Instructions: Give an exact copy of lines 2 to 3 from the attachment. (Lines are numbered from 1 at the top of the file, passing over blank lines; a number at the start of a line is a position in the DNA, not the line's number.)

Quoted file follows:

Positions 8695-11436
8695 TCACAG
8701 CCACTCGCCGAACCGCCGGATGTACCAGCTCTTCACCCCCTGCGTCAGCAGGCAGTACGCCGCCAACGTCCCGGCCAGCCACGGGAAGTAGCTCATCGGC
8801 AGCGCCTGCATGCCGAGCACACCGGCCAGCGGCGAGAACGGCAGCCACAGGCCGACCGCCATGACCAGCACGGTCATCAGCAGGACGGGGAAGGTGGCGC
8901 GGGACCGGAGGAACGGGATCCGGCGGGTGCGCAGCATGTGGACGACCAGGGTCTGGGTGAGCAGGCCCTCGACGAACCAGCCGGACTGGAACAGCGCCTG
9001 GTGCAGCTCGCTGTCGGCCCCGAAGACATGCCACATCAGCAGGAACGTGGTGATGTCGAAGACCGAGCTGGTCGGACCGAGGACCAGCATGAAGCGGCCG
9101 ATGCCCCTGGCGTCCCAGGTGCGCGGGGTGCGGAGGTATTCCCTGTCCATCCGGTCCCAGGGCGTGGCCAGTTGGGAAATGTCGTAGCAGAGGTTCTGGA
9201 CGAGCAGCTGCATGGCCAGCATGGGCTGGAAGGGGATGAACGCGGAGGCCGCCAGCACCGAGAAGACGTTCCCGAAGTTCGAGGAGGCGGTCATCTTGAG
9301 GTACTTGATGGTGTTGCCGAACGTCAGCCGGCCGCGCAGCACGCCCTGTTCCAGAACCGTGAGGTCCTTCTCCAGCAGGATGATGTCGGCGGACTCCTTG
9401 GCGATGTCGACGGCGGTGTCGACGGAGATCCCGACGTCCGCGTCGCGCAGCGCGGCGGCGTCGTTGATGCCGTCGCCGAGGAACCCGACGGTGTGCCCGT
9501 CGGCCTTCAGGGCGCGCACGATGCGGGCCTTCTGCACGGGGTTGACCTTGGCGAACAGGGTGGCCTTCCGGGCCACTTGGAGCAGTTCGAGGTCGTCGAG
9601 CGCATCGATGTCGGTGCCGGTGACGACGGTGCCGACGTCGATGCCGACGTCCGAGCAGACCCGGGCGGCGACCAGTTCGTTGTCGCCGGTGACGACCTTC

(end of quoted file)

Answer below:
8695 TCACAG
8701 CCACTCGCCGAACCGCCGGATGTACCAGCTCTTCACCCCCTGCGTCAGCAGGCAGTACGCCGCCAACGTCCCGGCCAGCCACGGGAAGTAGCTCATCGGC